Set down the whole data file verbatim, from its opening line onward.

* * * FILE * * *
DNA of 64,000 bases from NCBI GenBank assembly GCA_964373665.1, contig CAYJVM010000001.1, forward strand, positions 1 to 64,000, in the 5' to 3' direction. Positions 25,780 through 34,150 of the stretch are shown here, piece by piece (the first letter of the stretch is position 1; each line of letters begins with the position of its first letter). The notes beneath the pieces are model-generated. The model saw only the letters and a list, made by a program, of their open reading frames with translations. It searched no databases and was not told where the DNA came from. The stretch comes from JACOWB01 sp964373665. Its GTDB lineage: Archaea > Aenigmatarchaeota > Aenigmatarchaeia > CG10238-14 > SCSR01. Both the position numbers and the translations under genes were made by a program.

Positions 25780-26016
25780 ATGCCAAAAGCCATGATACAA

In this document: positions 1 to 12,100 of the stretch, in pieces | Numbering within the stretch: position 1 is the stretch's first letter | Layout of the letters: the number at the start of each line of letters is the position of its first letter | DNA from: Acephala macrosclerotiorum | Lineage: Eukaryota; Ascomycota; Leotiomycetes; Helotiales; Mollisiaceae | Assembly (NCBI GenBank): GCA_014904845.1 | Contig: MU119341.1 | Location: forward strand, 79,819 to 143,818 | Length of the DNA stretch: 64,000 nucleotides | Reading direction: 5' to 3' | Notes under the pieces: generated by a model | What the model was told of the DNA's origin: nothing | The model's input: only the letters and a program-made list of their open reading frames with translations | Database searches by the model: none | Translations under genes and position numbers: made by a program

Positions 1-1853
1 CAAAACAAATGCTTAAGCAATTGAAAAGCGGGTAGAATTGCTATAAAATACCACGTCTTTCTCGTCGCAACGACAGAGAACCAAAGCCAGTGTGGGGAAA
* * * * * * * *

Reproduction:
DNA of 64,000 bases from NCBI GenBank assembly GCA_964373665.1, contig CAYJVM010000001.1, forward strand, positions 1 to 64,000, in the 5' to 3' direction. Positions 25,780 through 34,150 of the stretch are shown here, piece by piece (the first letter of the stretch is position 1; each line of letters begins with the position of its first letter). The notes beneath the pieces are model-generated. The model saw only the letters and a list, made by a program, of their open reading frames with translations. It searched no databases and was not told where the DNA came from. The stretch comes from JACOWB01 sp964373665. Its GTDB lineage: Archaea > Aenigmatarchaeota > Aenigmatarchaeia > CG10238-14 > SCSR01. Both the position numbers and the translations under genes were made by a program.

Positions 25780-26016
25780 ATGCCAAAAGCCATGATACAA

In this document: positions 1 to 12,100 of the stretch, in pieces | Numbering within the stretch: position 1 is the stretch's first letter | Layout of the letters: the number at the start of each line of letters is the position of its first letter | DNA from: Acephala macrosclerotiorum | Lineage: Eukaryota; Ascomycota; Leotiomycetes; Helotiales; Mollisiaceae | Assembly (NCBI GenBank): GCA_014904845.1 | Contig: MU119341.1 | Location: forward strand, 79,819 to 143,818 | Length of the DNA stretch: 64,000 nucleotides | Reading direction: 5' to 3' | Notes under the pieces: generated by a model | What the model was told of the DNA's origin: nothing | The model's input: only the letters and a program-made list of their open reading frames with translations | Database searches by the model: none | Translations under genes and position numbers: made by a program

Positions 1-1853
1 CAAAACAAATGCTTAAGCAATTGAAAAGCGGGTAGAATTGCTATAAAATACCACGTCTTTCTCGTCGCAACGACAGAGAACCAAAGCCAGTGTGGGGAAA